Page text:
Premier, in an opinion article for The New York Times, says that the international community should think beyond trade, commercial advantages.
"The dialogue can only begin when India reverses its illegal annexation of Kashmir, puts an end to curfew and blockade, and withdraws its troops to the barracks," Prime Minister Imran Khan wrote in his opinion article for The New York Times.
The article, titled & # 39; The world cannot ignore Kashmir. We are all in danger & # 39; & # 39 ;, was published on Friday, coinciding with the government's call to observe Kashmir Time throughout the country to show solidarity with cashmere in Kashmir occupied by India, whose rights They were stripped by the Indian government earlier this month.
Cities were paralyzed when tens of thousands of people took to the streets while the national anthems of Pakistan and Kashmir sounded on television and radio. Traffic stopped, traffic lights went out and trains stopped briefly as part of the prime minister's campaign to draw worldwide attention to the plight of cashmere.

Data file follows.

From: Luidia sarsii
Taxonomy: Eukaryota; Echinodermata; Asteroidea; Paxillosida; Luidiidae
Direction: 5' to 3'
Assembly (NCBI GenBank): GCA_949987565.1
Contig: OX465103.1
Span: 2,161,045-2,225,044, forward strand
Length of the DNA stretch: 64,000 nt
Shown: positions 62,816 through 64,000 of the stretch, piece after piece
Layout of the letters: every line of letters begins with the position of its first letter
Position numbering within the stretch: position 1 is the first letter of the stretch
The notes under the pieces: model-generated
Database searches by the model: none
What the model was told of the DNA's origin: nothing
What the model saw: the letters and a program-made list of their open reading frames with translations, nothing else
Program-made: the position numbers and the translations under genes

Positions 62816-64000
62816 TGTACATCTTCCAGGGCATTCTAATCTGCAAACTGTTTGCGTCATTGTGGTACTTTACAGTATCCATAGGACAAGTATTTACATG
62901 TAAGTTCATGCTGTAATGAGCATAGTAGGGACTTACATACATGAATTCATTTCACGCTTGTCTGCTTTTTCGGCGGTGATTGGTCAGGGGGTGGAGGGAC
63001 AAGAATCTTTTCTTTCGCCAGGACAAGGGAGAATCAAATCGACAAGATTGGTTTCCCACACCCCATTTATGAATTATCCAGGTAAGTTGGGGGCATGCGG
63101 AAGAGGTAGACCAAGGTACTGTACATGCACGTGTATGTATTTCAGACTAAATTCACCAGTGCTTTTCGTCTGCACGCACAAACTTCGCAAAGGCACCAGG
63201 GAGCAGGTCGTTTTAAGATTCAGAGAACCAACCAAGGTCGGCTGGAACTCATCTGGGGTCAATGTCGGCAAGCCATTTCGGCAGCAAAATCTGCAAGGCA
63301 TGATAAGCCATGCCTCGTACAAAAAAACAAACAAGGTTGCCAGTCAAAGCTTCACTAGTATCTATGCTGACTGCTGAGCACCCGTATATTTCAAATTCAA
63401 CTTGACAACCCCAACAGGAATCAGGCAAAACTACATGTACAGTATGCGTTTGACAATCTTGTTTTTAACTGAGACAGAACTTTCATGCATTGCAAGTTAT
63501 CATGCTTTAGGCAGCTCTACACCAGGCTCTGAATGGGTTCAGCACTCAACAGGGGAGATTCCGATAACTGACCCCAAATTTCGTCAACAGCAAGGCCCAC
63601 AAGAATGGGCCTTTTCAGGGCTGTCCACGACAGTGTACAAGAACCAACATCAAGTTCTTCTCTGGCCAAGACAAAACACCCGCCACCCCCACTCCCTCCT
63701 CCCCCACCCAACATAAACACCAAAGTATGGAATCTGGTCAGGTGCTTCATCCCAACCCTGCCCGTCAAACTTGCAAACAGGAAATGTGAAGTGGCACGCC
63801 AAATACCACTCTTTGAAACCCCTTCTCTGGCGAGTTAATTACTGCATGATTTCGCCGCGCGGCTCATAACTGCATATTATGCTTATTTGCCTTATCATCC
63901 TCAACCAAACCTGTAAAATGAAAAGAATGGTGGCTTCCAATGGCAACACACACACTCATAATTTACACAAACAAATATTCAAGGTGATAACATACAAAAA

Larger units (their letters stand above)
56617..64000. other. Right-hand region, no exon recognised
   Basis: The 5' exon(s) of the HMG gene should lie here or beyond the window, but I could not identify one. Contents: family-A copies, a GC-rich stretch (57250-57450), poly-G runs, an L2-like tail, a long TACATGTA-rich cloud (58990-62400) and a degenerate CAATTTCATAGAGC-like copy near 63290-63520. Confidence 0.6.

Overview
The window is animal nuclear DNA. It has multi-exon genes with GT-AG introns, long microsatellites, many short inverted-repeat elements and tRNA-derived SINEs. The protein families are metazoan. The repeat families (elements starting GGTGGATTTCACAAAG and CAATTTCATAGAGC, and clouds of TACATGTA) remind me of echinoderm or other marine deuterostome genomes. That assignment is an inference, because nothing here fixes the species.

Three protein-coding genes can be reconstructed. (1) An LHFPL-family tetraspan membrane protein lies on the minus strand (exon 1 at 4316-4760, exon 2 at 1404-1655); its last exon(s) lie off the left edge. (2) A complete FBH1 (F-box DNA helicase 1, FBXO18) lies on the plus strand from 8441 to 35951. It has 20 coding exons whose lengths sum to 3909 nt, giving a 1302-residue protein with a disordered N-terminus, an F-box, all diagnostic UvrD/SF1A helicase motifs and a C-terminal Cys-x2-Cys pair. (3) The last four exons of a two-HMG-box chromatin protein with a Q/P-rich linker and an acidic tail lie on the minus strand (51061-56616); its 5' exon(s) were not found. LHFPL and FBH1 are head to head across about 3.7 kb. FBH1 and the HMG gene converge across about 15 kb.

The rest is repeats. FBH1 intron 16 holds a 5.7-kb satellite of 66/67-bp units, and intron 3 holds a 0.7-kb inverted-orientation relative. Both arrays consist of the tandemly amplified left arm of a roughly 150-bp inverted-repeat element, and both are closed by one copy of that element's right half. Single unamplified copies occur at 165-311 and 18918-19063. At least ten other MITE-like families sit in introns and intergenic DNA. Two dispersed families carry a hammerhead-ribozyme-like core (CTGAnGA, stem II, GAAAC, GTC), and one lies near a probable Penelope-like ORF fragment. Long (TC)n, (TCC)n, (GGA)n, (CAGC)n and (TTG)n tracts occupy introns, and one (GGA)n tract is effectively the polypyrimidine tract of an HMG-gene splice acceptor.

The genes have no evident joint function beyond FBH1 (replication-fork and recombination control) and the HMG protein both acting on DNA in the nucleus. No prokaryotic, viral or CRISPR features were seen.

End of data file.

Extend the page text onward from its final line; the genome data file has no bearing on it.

“We are with them in their test times. The message that leaves here today is that as long as the cashmere have no freedom, we will be with them, "Prime Minister Imran told thousands of protesters in the capital.
In the article, which was published shortly after his speech, the prime minister reiterated the importance of the dialogue.
"With the nuclear shadow over South Asia, we realize that Pakistan and India have to get out of a zero-sum mindset to begin the dialogue on Kashmir, various strategic issues and trade. In Kashmir, the dialogue must include all interested parties, especially cashmere, "he wrote.
"We have already prepared multiple options that can be worked on while respecting the right to self-determination that the Security Council resolutions and the Prime Minister of India, Jawaharlal Nehru, promised to the Kashmiris. Through dialogue and negotiations , stakeholders can reach a viable solution, a solution to end the decades of suffering of the people of Kashmir and move towards a stable and just peace in the region.